The new Computing Programme of Study has been criticised not only for its content, but also for the terminology it uses. In particular, it speaks about “computational thinking”, “algorithms” and “decomposition”. “Surely”, the argument goes, “they could have used ordinary everyday language?”
Had “they” decided to do that, there would no doubt have had so many people panicking about it all. So, it’s a compelling suggestion. It just happens to be wrong.
Photo from an event called "Creative Computing Symposium". I love this picture because it shows that computing involves talking to people! Picture by ScratchEd Team http://www.flickr.com/photos/scratchedteam/
Computing, like any other discipline, has its own terminology, and we should use it, and our curricula should use it. My field used to be Economics. I’d have been horrified if there was an Economics Programme of Study that stipulated that pupils should learn how to “balance up alternatives”. That is what they would need to learn to do, but the correct term is “opportunity cost”. And as an ICT teacher, advisor and specialist, I was clear that the ICT Programme of Study and any schemes of work arising from it should use terms like “data logging” rather than some half-baked but easier-to-understand alternative.
There are several reasons for my position on this issue of terminology.
First, specialist terms have specialist meanings. For example, “stress” means something different to a physicist than it does to a psychiatrist, and our everyday use of the word is completely different again. It’s much easier to learn the right terms and their meanings in the first place than to have to try and unlearn them at a later date.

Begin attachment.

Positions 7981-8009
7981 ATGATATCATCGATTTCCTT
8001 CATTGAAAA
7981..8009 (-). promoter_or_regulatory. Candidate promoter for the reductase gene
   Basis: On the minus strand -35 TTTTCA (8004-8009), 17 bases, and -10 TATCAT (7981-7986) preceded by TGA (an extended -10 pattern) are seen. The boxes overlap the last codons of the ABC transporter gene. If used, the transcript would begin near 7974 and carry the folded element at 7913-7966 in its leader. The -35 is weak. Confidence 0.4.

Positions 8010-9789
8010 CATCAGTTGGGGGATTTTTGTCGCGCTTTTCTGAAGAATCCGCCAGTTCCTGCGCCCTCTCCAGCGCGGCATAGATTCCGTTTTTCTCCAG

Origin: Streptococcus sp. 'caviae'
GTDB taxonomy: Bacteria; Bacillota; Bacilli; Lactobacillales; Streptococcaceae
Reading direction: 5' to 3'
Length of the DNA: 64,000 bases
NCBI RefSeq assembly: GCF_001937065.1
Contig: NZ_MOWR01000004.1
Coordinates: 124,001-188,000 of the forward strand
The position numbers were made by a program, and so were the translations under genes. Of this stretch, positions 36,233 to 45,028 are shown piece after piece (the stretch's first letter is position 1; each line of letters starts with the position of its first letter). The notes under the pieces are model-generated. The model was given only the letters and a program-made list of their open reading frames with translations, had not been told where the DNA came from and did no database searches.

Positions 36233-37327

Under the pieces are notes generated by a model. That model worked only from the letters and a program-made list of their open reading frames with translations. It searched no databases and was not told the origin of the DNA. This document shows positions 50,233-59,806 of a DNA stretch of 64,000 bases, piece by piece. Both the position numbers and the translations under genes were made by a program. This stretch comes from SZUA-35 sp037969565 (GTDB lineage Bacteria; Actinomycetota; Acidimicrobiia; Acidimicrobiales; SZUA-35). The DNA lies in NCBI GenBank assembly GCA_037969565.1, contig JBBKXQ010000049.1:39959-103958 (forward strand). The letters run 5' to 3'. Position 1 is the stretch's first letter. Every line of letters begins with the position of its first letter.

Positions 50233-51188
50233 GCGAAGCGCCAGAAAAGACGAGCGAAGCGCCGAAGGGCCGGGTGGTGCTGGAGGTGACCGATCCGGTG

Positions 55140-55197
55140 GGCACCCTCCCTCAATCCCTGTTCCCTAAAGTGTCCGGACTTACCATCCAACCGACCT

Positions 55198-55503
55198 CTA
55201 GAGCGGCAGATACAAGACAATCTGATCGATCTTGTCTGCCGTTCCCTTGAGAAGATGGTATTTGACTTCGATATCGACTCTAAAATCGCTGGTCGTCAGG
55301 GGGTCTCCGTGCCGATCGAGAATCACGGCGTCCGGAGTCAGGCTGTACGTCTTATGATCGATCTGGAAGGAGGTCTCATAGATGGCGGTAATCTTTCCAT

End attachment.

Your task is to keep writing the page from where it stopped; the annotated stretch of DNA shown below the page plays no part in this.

Second, although we don’t necessarily want every pupil do become a computer scientist, we do want every pupil to be able to think like a computer scientist (otherwise, what’s the point of the whole exercise anyway?). That means, we should expect them to use the correct terminology. When I was an ICT teacher, for example, in the early days pupils (and some teachers) would refer to the computer monitor as a “screen” or a television”. I always corrected them.
Third, I think there is an important psychological consideration, one that potentially has practical consequences. If I were a Head of Computing or a Computing teacher in a school and I wanted to ask the Headteacher for more money or time, I want to know that I have the backing of a Programme of Study that makes it clear that I am teaching a proper subject, a niche one with its own “jargon” and way of looking at the world.
cross-posted on www.ictineducation.org
Terry Freedman is an independent educational ICT consultant with over 35 years of experience in education. He publishes the ICT in Education website and the newsletter “Digital Education."